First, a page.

Q&A With Jessica McCleary

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Q&A With Jessica McCleary 

This week after the two of us connected on LinkedIn and emailing each other, I am delighted to be doing this Q&A with the managing editor at Bloomsbury Publishing Jessica McCleary! It’s always amazing doing Q&As with different people in the publishing industry whether they are authors or the people who help authors put their stories out into the world! 


Q: Jessica, would you please tell the readers of the blog &me a little bit about you, & what your role is as a managing editor?


A: I’ve been in publishing for 24 years, starting as an editorial assistant with Rowman & Littlefield and working my way up to managing editor, a position I’ve held for 17 years. Rowman & Littlefield was recently acquired by Bloomsbury, but my duties remain much the same. I currently oversee a team of 9 production editors who are tasked with turning manuscripts into printed books. I review all new projects, assign them to individual editors, and provide troubleshooting strategies along the way as needed. I also produce about 50 books of my own each year. With Rowman & Littlefield, I worked on both trade and academic books, but I’m now focusing exclusively on the latter with Bloomsbury.


Q: How long have you been a managing editor at Bloomsbury for?


A: Bloomsbury acquired Rowman & Littlefield on May 29, so it’s only been about a month, but I’m excited about the opportunity to work for such a renowned publisher and continuing to produce high-quality academic and professional titles.


Q: What is your favorite & least favorite part about being a managing editor at Bloomsbury? What advice would you give anyone wanting to go into the same career you did?


A: My favorite part is refining the text itself. When you fix an error, it’s that same satisfying feeling as hearing the clicking of a vacuum cleaner sucking up dirt! I also enjoy formatting manuscripts and using my creativity for page layout and design. 


Challenges include meeting publication schedules despite uncontrollable delays. You always have a lot of balls in the air, and sometimes it’s impossible to catch all of them—sometimes they fall right on your head!


A bachelor’s degree and an interest in publishing are enough to get started in the field. There’s a lot of room for growth, so an entry-level position can lead to much more. Building knowledge from the ground up is a great way to acquire the necessary skills for a lifelong career—just like I did!


Q: Did you have to go to college for your career or apply for an internship?


A: I’ve always had a passion for words, so I studied English and French in college. I wasn’t sure exactly what I wanted to do with that degree, but it didn’t take long to find a job I really enjoyed. Internships can also lead to a publishing career—they’re a great way to explore personal interests to find the best professional fit.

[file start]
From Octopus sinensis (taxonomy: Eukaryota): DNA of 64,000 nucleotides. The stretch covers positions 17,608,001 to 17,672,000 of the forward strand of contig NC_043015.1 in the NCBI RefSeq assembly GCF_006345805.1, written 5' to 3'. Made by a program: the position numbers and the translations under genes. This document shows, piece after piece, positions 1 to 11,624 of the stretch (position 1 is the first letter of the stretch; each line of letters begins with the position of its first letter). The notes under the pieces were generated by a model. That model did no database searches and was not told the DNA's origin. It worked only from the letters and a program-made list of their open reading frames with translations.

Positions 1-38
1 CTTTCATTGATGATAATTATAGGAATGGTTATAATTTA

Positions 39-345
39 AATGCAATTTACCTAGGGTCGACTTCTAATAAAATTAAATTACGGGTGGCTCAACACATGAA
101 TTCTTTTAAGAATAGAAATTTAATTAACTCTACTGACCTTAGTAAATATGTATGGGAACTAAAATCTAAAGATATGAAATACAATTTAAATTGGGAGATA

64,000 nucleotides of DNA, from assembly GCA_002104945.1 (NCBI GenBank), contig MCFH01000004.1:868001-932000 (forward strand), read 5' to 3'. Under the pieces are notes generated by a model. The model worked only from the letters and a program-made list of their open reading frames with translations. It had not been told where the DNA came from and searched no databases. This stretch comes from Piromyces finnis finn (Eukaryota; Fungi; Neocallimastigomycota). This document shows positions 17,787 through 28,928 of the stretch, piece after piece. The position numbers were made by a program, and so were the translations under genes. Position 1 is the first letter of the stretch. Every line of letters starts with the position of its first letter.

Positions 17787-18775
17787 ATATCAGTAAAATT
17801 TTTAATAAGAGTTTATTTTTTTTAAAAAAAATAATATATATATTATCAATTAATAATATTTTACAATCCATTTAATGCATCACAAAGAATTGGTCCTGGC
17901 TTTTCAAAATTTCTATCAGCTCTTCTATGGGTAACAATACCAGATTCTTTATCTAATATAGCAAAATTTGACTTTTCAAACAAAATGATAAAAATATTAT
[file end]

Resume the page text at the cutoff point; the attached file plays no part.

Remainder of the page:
Q: To become a managing editor, were you just an editor and then you worked your way up to being the managing editor?


A: Previous experience is definitely needed. It can take many years to develop the requisite knowledge and skills. Being with the same company for more than 20 years granted me extensive expertise that I can now bring to Bloomsbury.


Q: If you ever became an author, would you ever want to edit your own book, or have someone else edit it for you? What genre would your book be?


A: Ohh, I’d love to write a fantasy novel someday! It’s always been my favorite genre. I read the Wheel of Time series by Robert Jordan when I was a preteen, and I was instantly hooked. 


Even with all my experience, though, I’d want an outside editor. (You have no idea how many times I rewrote and edited these answers!) Writers can become blind to their own errors or simply get lost in the story. A professional editor can help with grammatical issues and also provide developmental feedback to improve the story itself.


Q: Would you please give a list of authors you’ve edited their books for?

A: I’ve worked on more than 1,000 books with many amazing authors. One notable author was Dan Kamin, an expert on Charlie Chaplin (look him up—he’s so cool!). I also worked with Charles Fox, a composer who wrote such songs as “Killing Me Softly.” A recent publication that’s getting a lot of publicity is Uncertain: The Wisdom and Wonder of Being Unsure by Maggie Jackson. She was lovely to work with! Another fun one is The Power of Personality: Unlock the Secrets to Understanding Everyone in Your LifeIncluding Yourself! by Eric Gee. Who doesn’t love a good personality test?